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About Starshollow

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  • Birthday 02/02/1967

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  • Location Starnberg
  • Nationality German
  • Hometown Munich
  • Gender Male
  • Interests finance, investment
    Tennis, Golf
    Reading (especially history, but also poems)

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  1. Voluntary PRSI contributions in Ireland

    very interesting, thank you for all your efforts in this !   Cheerio  
  2. Hi there - this is important info, albeit a bit late for this particular fella after  3+ years, I am afraid. But since you are a professional in this field: a) welcome b ) perhaps support Toytown by advertising? c ) perhaps write a WIKI here on Toytown about this topic to help informing and educating Expats who are looking for such info?   I am active here since 2006 and it is a great place to assist Expats and make a name for yourself by offering free and worthwhile information and content to those looking for such info..   Cheerio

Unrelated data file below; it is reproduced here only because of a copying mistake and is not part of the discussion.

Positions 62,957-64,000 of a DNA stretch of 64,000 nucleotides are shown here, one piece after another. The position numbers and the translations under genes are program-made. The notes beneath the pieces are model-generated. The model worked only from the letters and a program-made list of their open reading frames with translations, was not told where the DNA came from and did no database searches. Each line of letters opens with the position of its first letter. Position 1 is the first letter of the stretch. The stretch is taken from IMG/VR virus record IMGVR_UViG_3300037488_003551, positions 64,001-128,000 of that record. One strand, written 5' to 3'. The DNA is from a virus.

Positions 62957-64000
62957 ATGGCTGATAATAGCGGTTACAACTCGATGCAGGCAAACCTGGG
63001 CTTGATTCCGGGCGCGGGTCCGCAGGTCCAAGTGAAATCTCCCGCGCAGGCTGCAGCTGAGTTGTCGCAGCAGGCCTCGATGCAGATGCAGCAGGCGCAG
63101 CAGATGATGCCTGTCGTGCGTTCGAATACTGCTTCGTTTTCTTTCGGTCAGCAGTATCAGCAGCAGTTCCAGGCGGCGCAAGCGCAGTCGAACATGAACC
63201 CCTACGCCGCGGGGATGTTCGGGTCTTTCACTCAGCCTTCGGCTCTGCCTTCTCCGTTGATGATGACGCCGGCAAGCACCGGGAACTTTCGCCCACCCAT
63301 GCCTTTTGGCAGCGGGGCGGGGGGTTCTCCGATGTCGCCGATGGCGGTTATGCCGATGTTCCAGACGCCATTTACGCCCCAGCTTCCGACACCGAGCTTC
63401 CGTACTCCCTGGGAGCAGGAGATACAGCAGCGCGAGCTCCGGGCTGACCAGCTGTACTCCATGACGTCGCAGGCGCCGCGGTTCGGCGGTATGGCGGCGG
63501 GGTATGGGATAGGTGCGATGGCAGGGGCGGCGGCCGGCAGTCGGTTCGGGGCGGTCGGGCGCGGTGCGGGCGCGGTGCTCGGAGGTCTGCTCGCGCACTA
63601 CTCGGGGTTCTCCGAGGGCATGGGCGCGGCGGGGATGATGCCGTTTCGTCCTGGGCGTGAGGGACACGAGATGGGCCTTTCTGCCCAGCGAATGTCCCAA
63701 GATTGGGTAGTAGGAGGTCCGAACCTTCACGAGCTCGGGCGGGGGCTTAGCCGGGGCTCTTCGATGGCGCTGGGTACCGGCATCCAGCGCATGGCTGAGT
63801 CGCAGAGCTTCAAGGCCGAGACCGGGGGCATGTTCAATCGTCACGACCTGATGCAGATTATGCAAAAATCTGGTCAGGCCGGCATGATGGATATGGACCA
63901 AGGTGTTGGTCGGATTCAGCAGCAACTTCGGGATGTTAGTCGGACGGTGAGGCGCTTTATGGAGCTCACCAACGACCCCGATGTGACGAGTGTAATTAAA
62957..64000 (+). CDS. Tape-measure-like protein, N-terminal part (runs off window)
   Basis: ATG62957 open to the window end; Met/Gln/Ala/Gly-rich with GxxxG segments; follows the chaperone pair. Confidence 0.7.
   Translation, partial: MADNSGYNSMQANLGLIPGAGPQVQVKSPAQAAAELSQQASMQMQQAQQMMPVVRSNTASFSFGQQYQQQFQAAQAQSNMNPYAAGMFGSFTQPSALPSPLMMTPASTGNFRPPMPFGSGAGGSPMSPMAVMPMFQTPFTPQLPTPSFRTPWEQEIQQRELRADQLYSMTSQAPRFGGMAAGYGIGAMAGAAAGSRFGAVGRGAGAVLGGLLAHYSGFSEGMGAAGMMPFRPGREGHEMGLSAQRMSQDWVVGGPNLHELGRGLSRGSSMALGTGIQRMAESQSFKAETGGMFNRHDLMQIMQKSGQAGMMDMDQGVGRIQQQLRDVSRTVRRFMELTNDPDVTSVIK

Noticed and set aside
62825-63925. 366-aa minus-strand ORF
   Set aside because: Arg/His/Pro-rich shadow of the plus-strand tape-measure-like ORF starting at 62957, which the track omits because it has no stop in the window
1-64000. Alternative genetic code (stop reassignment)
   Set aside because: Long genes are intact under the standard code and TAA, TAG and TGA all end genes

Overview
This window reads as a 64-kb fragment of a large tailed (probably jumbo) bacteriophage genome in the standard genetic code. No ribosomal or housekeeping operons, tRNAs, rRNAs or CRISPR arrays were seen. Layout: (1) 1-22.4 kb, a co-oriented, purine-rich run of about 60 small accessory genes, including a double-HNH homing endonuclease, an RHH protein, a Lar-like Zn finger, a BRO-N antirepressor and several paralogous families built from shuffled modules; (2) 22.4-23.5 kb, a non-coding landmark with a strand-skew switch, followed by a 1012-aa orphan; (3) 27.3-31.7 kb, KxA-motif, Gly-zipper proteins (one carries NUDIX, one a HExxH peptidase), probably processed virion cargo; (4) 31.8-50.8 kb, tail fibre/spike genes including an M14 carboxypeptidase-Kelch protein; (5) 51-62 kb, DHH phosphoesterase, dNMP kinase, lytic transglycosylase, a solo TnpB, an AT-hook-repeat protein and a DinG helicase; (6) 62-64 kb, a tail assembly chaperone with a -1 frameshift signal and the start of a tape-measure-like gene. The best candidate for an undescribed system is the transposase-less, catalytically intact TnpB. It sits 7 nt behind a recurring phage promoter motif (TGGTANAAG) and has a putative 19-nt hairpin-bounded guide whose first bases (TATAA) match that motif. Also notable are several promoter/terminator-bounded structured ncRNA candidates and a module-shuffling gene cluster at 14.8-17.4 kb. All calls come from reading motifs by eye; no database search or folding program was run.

3. Pension refund Germany

    HI Theo, great that you want to help...but the questions you answer to are 5-6 years old (2014) and long since dealt with some way or other... :-)   Cheerio  
  4. US Citizen residing in Germany. Where to invest?